The Amazing Spider-Man, directed by newcomer Marc Webb, really is a script-poor cousin to Sam Raimi’s 2002 Spider-Man. The fact of the matter is the original trilogy (2002-2007) is still fresh in our minds, meaning every single time a line of dialogue is uttered in this new version, what comes to mind is how much better the original dialogue sounded as little as 10 years ago. Every time there is a romantic scene between Peter Parker\Spider-Man (Mark Garfield) and Gwen Stacy (Emma Stone) you can’t help but think how much more chemistry there was between Toby Maguire and Kirsten Dunst. I mean really, that upside down kiss in the rain from the original is simply not going to be surpassed anytime soon!
This plot line of this remake remains essentially the same. Peter Parker, high school genius and geek, is cast into a web of crime fighting and revenge when he is accidentally bitten by a genetically modified spider, giving Peter spider-like superpowers. These include the ability to scale walls, swing from buildings, and well…you know the story. Our web slinger is a high school geek by day and becomes a masked crime fighter at night, all the while mourning the violent and untimely death of his uncle Ben (Martin Sheen). Academy Award winner Sally Field plays Ben’s wife, Aunt May. Oh, by the way, there really is at least one reptile living in the sewers of New York- a rather large one in a lab coat gunning for our teenage superhero. Large reptiles with superhuman strength make such great arch villains.
Is there chemistry between actors Garfield and Stone? Not really. Does adding heavyweight actors like Sheen and Field make this film any better? No, not really. As a matter of fact, Cliff Robertson and Rosemary Harris did a far more convincing job as Peter’s surrogate parents in the Raimi version. Is this a better film than the original? No. So why bother you might be asking yourself. Listen, I can hear the producers now, “Don’t worry about the script, if we spend 100 million on marketing we’ll make back our money.” Sadly, that’s exactly how much money was spent on the marketing campaign.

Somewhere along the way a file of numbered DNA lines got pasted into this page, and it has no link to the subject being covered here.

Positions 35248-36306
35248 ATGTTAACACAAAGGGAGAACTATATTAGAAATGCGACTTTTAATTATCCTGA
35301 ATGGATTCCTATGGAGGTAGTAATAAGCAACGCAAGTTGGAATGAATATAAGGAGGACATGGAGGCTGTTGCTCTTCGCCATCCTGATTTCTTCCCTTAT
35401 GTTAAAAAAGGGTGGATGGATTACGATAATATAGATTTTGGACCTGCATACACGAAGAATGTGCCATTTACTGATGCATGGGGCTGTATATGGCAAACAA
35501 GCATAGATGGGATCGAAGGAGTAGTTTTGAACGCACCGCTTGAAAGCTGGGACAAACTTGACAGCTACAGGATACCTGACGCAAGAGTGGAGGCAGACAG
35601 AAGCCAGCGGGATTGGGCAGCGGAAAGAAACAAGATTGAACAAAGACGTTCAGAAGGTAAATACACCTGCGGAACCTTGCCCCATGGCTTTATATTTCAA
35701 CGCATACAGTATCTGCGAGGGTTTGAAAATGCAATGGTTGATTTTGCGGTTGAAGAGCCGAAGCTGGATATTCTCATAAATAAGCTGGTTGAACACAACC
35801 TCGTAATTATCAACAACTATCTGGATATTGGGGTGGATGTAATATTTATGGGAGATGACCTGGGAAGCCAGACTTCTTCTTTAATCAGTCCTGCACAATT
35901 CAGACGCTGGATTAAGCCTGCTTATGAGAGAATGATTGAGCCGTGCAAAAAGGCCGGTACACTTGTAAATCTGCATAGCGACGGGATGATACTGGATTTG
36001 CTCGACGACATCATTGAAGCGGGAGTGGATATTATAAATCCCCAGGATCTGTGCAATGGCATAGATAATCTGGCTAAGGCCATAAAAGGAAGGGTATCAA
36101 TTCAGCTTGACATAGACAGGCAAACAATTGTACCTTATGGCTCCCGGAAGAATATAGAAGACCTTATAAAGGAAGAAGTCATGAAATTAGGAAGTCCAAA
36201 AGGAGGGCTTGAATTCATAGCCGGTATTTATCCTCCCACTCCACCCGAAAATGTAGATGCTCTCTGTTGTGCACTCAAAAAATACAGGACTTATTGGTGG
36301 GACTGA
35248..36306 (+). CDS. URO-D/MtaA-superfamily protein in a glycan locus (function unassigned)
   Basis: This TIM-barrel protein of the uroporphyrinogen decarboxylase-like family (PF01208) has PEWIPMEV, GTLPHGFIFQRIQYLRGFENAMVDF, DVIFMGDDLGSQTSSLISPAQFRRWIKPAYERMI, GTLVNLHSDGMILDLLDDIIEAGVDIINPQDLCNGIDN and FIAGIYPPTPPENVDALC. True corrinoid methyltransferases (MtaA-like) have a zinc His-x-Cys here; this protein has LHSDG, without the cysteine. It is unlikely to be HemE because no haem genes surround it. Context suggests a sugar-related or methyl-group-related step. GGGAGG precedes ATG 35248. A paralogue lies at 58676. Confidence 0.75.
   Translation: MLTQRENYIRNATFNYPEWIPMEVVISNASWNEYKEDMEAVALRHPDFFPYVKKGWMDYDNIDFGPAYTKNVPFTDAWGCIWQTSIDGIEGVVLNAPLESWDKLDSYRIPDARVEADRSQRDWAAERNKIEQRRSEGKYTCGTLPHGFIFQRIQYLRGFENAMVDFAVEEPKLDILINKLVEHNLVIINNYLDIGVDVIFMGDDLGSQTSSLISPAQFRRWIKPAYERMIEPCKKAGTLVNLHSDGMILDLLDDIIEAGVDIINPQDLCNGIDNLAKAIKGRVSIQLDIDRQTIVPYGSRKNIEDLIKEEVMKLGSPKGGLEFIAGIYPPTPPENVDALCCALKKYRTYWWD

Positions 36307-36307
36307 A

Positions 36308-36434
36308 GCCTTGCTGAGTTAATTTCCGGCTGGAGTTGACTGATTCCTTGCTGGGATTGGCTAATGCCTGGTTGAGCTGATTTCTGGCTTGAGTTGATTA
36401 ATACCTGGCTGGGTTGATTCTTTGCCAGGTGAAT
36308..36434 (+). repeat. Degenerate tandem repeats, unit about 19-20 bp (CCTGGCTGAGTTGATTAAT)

There is only one scene in the film which made me sit up and pay attention, the third act where the injured Spider-Man gets a helping hand from the citizens of New York City. Though brief, it really does capture your imagination and fascination. It is the first and only time the film actually comes into its own. If only the rest of the 133 minutes was built on such high standards. Though the storyline is good, (other than the up-dated CGI) all the best cinematic shots, dialogue, and themes have been explored and beaten to death through the original trilogy, leaving this Amazing Spider-Man hanging by a very thin thread.
Unless you are a CGI junky, stick to Sam Raimi’s Spider-Man 1 & 2.
3/5 Director: Akiva Schaffer
What happens when you cross The Adventures of Buckaroo Bonzai with Tremors? Something strange, kind of bizarre and ultimately something resembling the latest DVD release of the offbeat sci-fi comedy, The Watch. (And yes, the plot is similar to Attack the Block but only in premise rather than caliber of script.)
Meet Evan (Ben Stiller) a nice enough, “Type A” manager of a small town Costco. He has a simple life—spending his spare time as a Spanish Club volunteer, Running Club founder, Deputy Secretary at the City Council. All is good until the night his friend and night watchman, Antonio (Joe Nunez) is gruesomely murdered at the Costco. No fingerprints, no murder weapon, no clues. Just many unanswered questions, which Evan decides he will answer. Pretty soon, he’s formed a neighbor watch with three other unlikely volunteers. We know these fellows because we’ve all seen them before. They’re the boys that were always picked last in high school sports, or the ones that still think the first words you say to a woman are “Hey, Baby”. Pretty soon Evan and his motley crew of Neighborhood Watch do-gooders are “patrolling” the streets of Glenview, Ohio in their SUV looking for Antonio’s killer. And find him they do. But, as the saying goes, be careful of what you wish for. In this case, be careful of what you look for, you may find it, especially if it turns out to be aliens bent on invading earth. As the boys soon find out, “they” are among us. Difficult to live your lives in a small town, not knowing who your neighbors really are.